I know I personally considered the purchase myself for this very reason - one mount available at an easy to access mailbox, rather than 2 trips to god-forsaken mulgore (one for basic ground, one for epic ground). Not to mention not paying the gold outlay for the flyer and epic flyer. And on top of that, only one hotbar button used, that I don't have to peck and hunt to swap out anymore. GG!

After thinking about it for a while, I decided to buy a sparkly pony myself for the reasons you listed here. But I think I'm not going to use it on all characters, it looks nice on some, goofy on others.

At least I was able to confirm with certainty that the celestial steed does absolutely nothing if you haven't got riding skill learned, and only rides as fast as the riding skill you have. Only 280% for me, I haven't got a 310% mount.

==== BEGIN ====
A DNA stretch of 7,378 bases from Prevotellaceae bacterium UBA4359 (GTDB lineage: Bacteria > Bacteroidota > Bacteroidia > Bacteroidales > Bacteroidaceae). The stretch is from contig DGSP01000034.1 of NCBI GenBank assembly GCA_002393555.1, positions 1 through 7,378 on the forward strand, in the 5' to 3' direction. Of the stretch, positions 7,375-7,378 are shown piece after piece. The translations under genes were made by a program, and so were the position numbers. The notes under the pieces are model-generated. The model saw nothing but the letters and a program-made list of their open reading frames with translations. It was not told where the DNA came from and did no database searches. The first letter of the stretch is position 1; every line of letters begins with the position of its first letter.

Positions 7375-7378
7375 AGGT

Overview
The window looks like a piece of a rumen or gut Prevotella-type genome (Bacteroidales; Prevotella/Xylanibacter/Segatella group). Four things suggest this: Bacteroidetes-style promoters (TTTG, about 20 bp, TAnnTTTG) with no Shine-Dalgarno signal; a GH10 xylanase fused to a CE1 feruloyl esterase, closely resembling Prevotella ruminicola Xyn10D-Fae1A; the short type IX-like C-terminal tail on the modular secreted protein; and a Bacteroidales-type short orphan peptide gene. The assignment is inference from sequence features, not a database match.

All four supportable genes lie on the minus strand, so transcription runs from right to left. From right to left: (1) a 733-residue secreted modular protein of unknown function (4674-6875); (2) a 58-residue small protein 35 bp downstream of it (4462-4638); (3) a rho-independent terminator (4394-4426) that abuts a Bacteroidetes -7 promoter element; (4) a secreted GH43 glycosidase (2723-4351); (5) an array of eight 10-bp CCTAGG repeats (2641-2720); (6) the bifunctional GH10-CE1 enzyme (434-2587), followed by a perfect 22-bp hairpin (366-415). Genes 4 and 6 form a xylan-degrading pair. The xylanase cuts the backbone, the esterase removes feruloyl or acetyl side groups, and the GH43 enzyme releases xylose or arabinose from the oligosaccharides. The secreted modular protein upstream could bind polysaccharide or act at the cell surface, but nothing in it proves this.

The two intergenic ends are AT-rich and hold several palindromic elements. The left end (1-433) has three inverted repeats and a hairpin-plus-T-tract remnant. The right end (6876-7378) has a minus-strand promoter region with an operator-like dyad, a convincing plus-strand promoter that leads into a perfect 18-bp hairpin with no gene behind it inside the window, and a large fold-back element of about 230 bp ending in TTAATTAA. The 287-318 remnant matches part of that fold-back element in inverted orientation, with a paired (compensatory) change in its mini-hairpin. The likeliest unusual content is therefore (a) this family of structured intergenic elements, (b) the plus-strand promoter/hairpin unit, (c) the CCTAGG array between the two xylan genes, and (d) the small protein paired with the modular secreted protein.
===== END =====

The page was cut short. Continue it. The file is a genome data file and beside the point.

@ Bigeyez:

I understand the basis for our disagreement a lot better now when you consider that in my console/PC experience, I've never paid for DLC fluff items and never will. Expansions are a different sort of animal altogether, and when we're talking about modular content packs I do think there's a useful distinction to be made between playable extensions of a game and digital rights to cosmetic modifications that happen to be produced in-house. The expansion model makes sense in terms of the incremental development of a game on top of a base engine.

Don't get me wrong: like I've said before, I'm grateful that Blizzard isn't monetizing modular access to dungeons or interface features or anything like that, except for major overhauls to the game. I'm just saying that it's very depressing to see such an open endorsement of nickel-and-diming the user by one of the undisputed powers in the industry. Different transactional models incentivize different behaviours. I'm of the belief that the microtransactional model, which tricks the customer into a perception of small purchases (when customers who buy into this end up spending an aggregate amount comparable to large purchases), incentivizes behaviours that encourage the industry to propagate bad design.